Ocean dead zones - terrible consequences of human activity

Posted on Jan 12, 2021      154


The most popular environmental problem of our time is global warming. But despite the fact that every year the climate is really getting warmer, not all experts are ready to directly link this with the human influence: it may be just a normal warming-cold cycle for our planet.

A much more serious problem remains poorly lit. We are talking about the so-called dead zones of the ocean - vast areas of water with extremely low oxygen levels, where large living creatures can not live.

For the first time divers working at depths noticed such zones in the second half of the 20th century. The sea bottom, dotted with bodies of thousands of animals - shellfish, crabs and fish - made an oppressive impression. Subsequently, such areas were called “dead”. On their borders, living creatures, feeling a lack of oxygen, are forced to migrate in a hurry, affecting other eco-zones.

Studies show that since the 1970s, because of the appearance of dead zones, the world ocean has lost about 2% of all oxygen, which has already led to the disappearance of large marine animals in the affected regions. Sometimes, there has been a significant reduction in the size of living organisms that have been oxygen-deprived for generations. This has had a negative impact on both general biodiversity and fisheries, leading to a decline in the welfare of nearby regions. At present, the largest number of dead zones are in the Baltic Sea and the Gulf of Mexico, but recently they are being recorded in other parts of the world.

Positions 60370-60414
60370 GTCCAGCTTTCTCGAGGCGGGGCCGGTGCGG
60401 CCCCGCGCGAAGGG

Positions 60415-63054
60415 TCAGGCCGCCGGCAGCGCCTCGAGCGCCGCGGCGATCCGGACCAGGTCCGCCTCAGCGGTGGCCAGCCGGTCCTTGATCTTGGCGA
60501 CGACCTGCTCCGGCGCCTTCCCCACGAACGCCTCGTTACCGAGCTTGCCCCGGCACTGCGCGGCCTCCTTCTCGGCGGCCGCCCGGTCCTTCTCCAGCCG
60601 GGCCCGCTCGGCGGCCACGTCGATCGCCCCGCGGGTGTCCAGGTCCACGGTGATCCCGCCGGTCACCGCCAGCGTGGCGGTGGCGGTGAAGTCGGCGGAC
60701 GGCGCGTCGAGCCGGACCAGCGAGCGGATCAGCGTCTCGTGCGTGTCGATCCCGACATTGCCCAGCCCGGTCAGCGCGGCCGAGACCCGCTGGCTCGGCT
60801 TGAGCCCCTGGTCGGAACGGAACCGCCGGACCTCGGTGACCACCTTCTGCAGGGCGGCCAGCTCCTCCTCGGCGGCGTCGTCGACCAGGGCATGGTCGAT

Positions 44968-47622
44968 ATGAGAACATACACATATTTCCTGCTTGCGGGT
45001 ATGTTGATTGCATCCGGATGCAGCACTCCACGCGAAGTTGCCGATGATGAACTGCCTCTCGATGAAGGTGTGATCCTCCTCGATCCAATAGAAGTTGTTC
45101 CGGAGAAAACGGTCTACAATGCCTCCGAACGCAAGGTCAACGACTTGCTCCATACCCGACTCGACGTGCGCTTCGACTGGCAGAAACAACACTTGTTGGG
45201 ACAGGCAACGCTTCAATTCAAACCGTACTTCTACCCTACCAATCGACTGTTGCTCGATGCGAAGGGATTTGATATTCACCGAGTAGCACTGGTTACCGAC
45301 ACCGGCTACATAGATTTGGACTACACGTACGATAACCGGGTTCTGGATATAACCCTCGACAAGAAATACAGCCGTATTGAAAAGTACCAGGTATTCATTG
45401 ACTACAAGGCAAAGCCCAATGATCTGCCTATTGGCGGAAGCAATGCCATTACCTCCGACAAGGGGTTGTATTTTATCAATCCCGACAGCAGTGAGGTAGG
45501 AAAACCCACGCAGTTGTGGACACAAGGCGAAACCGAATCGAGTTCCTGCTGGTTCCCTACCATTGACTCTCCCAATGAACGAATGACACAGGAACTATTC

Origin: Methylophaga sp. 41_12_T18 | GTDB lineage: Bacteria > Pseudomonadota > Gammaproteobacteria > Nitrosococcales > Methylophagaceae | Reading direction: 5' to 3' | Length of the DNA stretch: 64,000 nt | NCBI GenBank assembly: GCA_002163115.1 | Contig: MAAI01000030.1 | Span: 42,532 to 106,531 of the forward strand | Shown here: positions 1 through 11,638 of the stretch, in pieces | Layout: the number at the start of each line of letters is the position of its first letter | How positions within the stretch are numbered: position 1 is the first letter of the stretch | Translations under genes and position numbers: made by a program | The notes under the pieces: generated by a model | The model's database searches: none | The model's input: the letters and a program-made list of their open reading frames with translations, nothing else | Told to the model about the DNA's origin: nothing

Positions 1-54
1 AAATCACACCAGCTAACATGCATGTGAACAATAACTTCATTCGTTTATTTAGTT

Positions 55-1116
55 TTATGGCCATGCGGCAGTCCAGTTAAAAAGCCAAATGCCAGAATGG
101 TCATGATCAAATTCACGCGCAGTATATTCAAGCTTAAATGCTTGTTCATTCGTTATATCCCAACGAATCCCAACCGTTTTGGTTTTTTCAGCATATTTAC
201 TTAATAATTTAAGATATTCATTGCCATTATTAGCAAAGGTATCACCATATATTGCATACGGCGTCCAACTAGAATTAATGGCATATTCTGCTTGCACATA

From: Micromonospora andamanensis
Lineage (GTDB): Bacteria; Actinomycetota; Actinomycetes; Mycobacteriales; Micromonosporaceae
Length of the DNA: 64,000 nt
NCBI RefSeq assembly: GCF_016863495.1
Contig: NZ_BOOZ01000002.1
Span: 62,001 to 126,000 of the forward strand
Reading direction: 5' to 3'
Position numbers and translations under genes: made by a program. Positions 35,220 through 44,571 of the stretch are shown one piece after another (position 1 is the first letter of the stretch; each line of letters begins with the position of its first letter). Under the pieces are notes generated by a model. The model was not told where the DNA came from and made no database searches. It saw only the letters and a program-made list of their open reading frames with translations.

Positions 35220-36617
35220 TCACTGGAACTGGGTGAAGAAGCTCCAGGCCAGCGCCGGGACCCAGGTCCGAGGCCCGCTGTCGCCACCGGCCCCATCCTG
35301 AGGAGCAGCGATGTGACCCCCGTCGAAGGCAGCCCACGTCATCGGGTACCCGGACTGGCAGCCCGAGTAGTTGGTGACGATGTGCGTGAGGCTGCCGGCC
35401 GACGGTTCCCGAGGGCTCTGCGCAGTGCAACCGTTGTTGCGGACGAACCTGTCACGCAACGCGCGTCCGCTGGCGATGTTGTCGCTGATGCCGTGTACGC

Why do dead zones appear in the seas and oceans? It is the fertilizers used by humans that are almost uncontrollable. Together with rainwater, they get into rivers that carry these substances to the seas and oceans. Once in water, nitrogen fertilisers cause rapid algae growth, which promotes explosive growth of microorganisms that feed on these algae. And the more microorganisms, the less oxygen is in the water.

According to scientists, it is the fight against dead zones that should become one of humanity’s top priorities in the 21st century. Over the past 10 years, their number has increased by 10 times. To stop oxygen loss by the ocean, it is necessary to modernize water supply system of coastal agricultural areas as soon as possible and reduce the amount of waste discharged into rivers. In those few countries where this has already been done, there is a gradual recovery of oxygen levels in coastal waters.